These all-enveloping sensations, Gill suggests, are the Wordsworthian ones that originally formed us and continue to have an effect, even now when most of us are too busy “getting and spending.” Gill paints a scene expressing Wordsworth’s “The World Is Too Much With Us” theme: “Our workplace is a crash site. Two forces in juxtaposition. One is old and slow, accumulating biomass. It wants nothing more than to build. The other is fast and rapacious – our appetites, seemingly without end. Most days we’re too busy making money to see it this way, but sometimes we look up from the rubble and wood chips. We feel the breeze cool the sweat in our eyebrows. We gaze down at the ocean, where this same earthly breath ripples the water. Tide running in one direction, wind running the other, like the quivering fir of an animal rubbed the wrong way. We feel a mild ache in our chests. A brush with a thing that’s lost forever. Or maybe we feel nothing at all.”

So there is a problem: “Maybe we feel nothing at all.” The old Romantic double-bind pops up: does the nurturing spirit run from nature into humans, or does it also have to be moving the other way, an inherent and proactive receptivity? Sometimes planters turn “a blind man’s eye” on the landscape, and when that is happening treeplanting is more like eating shit, never mind dirt. This is because, as Gill explains it, treeplanters have “so much to overlook . . . the terrible Karmic crimes entailed by piecework.”

These crimes are hyperactivity, monomania, obsession, and thoughtlessness. Gill feels that they are, mainly, male crimes. Near Prince George, she plants with a company that “hired men as exclusively as possible, because men could be relied on to be competitive and hard earning. The result was a camp of mostly males, which led to a culture of furious contagion. Young men working like human piledrivers just to outdo each other. Even the women got caught up in work fever. Most of us were single. Unattached to places, people, and rules, and sometimes even to principled ideas.”

These ideas, she goes on to explain, have to do with understanding that “planting trees was a complicated gesture, a two-faced business . . . . We got paid, sometimes handsomely, by the very same companies . . . that cut the trees down, which canceled the altruism [of repairing the damages of clearcut logging] right out of the equation.” Also, for the companies, “if they plant more, they can cut more, and that is the irony of us.”

So Gill wants treeplanters to be as thoughtful and inquisitive about the job as she is. She feels, and she affirms that “quite a few” of her crew must feel, “that squidgy shame of people who work in high-volume situations. Those hatchery people who stir yellow chicks around on conveyor belts. Farmers of veal and lamb. People who deal in baby creatures. So much to overlook.”

Yet another irony is that no one knows if planting works – if harvestable forests will result 80 – 100 years down the road: “Tree communities were never designed to arise from bare earth. In this sense a forest is a prerequisite for itself.” Also, “we can plant too many of the same kind of trees . . . reducing habitat and increasing susceptibility to disease. We can sow exotic seeds in the wrong place, never knowing what kind of invasive, ineradicable monster we’re creating.” So it may be that treeplanting is just a plot on the part of the giant forestry corporations to quiet public unease about the environment: “As treeplanters, we are simple, monotasking professionals, purveyors of visually effective green-up, or VEG, as the industry calls it for short.”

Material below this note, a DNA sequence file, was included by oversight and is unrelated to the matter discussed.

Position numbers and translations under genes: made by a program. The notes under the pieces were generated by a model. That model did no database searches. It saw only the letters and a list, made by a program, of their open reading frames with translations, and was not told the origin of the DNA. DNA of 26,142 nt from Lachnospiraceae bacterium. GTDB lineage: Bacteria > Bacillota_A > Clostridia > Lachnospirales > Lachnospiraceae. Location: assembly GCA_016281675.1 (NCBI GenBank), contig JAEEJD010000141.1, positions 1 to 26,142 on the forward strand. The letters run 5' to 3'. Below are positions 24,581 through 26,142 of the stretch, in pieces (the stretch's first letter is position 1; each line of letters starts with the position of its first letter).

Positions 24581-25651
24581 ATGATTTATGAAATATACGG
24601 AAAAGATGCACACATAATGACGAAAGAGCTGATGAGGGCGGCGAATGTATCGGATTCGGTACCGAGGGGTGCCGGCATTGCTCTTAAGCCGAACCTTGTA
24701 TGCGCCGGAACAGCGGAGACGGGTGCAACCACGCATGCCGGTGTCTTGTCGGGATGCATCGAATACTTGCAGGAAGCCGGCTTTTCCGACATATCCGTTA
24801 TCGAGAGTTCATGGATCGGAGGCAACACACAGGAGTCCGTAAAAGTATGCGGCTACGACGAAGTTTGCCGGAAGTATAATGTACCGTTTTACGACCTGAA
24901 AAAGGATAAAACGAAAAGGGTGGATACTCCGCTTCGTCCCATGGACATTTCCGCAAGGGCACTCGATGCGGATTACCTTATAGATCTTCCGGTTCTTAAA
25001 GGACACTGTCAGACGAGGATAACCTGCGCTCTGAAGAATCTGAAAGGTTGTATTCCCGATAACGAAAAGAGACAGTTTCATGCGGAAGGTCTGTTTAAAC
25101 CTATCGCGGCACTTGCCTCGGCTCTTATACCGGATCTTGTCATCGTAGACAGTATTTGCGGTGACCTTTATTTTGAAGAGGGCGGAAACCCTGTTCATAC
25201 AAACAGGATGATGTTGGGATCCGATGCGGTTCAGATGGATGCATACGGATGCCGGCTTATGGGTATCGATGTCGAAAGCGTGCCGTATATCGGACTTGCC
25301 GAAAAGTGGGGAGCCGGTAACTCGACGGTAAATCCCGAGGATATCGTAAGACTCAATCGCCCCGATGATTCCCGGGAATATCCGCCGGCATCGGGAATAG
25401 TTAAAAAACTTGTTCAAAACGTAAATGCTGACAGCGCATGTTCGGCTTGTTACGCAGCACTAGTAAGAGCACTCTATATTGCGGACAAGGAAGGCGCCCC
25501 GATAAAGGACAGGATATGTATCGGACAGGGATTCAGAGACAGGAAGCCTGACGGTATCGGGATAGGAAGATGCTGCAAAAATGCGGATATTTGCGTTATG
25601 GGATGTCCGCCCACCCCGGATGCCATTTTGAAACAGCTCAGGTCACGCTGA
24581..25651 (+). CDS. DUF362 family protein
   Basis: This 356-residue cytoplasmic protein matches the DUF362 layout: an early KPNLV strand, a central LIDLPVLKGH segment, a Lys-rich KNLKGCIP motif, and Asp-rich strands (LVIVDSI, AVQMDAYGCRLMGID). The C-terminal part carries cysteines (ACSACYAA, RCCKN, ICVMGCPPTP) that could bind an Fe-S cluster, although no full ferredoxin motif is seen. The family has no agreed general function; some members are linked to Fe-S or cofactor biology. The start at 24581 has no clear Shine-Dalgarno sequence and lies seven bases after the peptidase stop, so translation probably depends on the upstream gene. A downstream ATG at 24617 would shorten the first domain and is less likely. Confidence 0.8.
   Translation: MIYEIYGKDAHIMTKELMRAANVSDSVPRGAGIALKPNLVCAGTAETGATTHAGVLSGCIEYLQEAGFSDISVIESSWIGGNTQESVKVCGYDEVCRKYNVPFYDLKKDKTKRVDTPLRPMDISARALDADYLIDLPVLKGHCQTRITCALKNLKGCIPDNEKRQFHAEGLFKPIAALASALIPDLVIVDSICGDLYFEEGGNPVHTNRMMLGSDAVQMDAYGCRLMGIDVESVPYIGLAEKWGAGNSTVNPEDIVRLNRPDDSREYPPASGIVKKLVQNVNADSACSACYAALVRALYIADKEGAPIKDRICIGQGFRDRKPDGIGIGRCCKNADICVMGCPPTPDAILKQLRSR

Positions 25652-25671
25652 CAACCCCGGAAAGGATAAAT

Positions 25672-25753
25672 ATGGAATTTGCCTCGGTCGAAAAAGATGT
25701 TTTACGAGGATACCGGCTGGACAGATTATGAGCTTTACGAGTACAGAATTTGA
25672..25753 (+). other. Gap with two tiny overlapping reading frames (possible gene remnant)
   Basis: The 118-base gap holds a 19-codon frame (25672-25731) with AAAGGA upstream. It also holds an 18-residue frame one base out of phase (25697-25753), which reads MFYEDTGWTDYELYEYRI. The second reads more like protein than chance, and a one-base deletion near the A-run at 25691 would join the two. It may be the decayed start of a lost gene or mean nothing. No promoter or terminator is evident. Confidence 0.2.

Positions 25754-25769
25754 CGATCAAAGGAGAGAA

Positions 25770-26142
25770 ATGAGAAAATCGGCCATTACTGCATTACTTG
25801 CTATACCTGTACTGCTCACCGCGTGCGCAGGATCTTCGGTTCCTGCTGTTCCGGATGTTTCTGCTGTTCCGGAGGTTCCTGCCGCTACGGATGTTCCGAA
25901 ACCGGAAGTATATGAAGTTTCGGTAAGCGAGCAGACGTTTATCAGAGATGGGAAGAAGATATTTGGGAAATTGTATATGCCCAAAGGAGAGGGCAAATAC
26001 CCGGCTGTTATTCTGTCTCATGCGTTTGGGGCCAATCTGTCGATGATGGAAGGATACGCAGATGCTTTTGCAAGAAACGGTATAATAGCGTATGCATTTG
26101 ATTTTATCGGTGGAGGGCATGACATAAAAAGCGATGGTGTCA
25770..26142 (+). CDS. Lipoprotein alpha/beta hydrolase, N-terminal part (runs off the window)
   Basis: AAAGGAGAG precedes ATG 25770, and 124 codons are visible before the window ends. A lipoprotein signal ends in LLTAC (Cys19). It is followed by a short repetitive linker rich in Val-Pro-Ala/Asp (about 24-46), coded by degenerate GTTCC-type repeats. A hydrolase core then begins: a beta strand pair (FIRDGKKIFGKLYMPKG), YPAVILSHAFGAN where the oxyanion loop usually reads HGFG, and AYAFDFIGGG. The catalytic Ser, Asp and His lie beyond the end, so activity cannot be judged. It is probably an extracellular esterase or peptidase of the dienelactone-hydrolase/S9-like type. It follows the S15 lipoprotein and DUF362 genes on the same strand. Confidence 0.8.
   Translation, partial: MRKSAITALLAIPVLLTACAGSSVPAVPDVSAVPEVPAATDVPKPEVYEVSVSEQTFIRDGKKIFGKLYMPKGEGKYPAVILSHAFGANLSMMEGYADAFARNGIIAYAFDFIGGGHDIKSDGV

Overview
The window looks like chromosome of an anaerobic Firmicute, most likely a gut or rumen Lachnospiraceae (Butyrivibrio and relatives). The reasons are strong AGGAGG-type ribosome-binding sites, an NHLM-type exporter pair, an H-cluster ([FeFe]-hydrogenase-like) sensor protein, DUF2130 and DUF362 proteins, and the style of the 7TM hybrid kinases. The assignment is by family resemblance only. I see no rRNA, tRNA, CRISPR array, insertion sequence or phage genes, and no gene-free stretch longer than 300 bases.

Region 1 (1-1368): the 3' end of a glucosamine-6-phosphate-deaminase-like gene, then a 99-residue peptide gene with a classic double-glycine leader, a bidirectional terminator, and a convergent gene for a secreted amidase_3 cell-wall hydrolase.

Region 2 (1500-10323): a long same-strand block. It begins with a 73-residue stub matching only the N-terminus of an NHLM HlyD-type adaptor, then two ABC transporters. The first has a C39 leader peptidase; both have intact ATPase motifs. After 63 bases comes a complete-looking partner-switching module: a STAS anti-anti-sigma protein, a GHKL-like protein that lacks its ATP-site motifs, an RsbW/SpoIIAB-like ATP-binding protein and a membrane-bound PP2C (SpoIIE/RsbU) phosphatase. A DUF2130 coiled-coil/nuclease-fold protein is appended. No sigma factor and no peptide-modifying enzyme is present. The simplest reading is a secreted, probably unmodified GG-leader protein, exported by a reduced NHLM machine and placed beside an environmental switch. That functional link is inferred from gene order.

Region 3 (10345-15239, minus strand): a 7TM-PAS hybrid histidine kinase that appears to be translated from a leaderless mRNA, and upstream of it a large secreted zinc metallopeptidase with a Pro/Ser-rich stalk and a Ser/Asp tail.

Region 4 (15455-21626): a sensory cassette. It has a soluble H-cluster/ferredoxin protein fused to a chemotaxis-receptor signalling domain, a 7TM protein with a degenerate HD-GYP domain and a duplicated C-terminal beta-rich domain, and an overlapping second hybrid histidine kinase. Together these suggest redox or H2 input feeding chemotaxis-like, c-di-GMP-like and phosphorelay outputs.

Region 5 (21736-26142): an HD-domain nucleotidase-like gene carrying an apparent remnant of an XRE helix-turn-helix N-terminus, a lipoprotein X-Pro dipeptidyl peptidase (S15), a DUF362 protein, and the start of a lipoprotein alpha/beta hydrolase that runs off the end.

Finally, Gill wants planters not to be “unattached to places, people and rules.” They should show concern for trees by planting them carefully, and for their colleagues by being safe and sympathetic. Unfortunately, they are too busy, too hyped-up, to do this consistently.

One of the major characters in Gill’s memoir is Adam, her supervisor on that last coastal job that provides the frame story for the book. Adam plans the jobs and how they are to be done, delivers the planters to the sites, supplies them through the day, checks on them: “Adam’s knuckles are scabbed. His fingers are shaped like kielbasa. Most of the time he looks indestructible, like Achilles, like someone with ninety-nine lives. Like most supervisors, he used to plant trees himself, as if he’d been born for it, like so many Poles who set their hands to the job, as if the capacity for physical work was genetic. If the average tree planter rams a shovel into dirt 200 times an hour, bends over 1,600 times, lifts more than 2,000 pounds, and walks ten miles per day, the Adams of our world would find ways to double the score. Adam used to go into a cut block as if into battle, crashing through everything that stood in his way. He was the kind of treeplanter he likes to refer to as the megaballer . . . . Megaballers are men, plus a handful of women . . . driven by earnings but also spurred by more subtle motivations. They are the kind of people who can’t walk past a game of basketball without wanting to join in and slam dunk it or see a mountain without wanting to climb it and spear a flag in the summit. They are industrial athletes.”

“More subtle motivations.” Can the karmic pleasures of treeplanting overcome these motivations — the competitiveness and hyperactivity (represented by Adam) that the job rewards? Or is there something inherently dark in those people who are attracted to planting and who excel at it, something that kills their receptivity to nature and human nature? Gill often describes planting as “a sporting event, like one of those marathon tennis matches that persists for grueling hours until someone grows tired and cracks. Sometimes these alpha struggles break out into actual fights, often over unimaginatively trivial things. Once the blood sugar and the endorphins and willpower have worn off, only anger is left. The old, bold motivator. Sometimes we all try to find things to think about just to stir out fury so that we’ll have the energy to keep going.”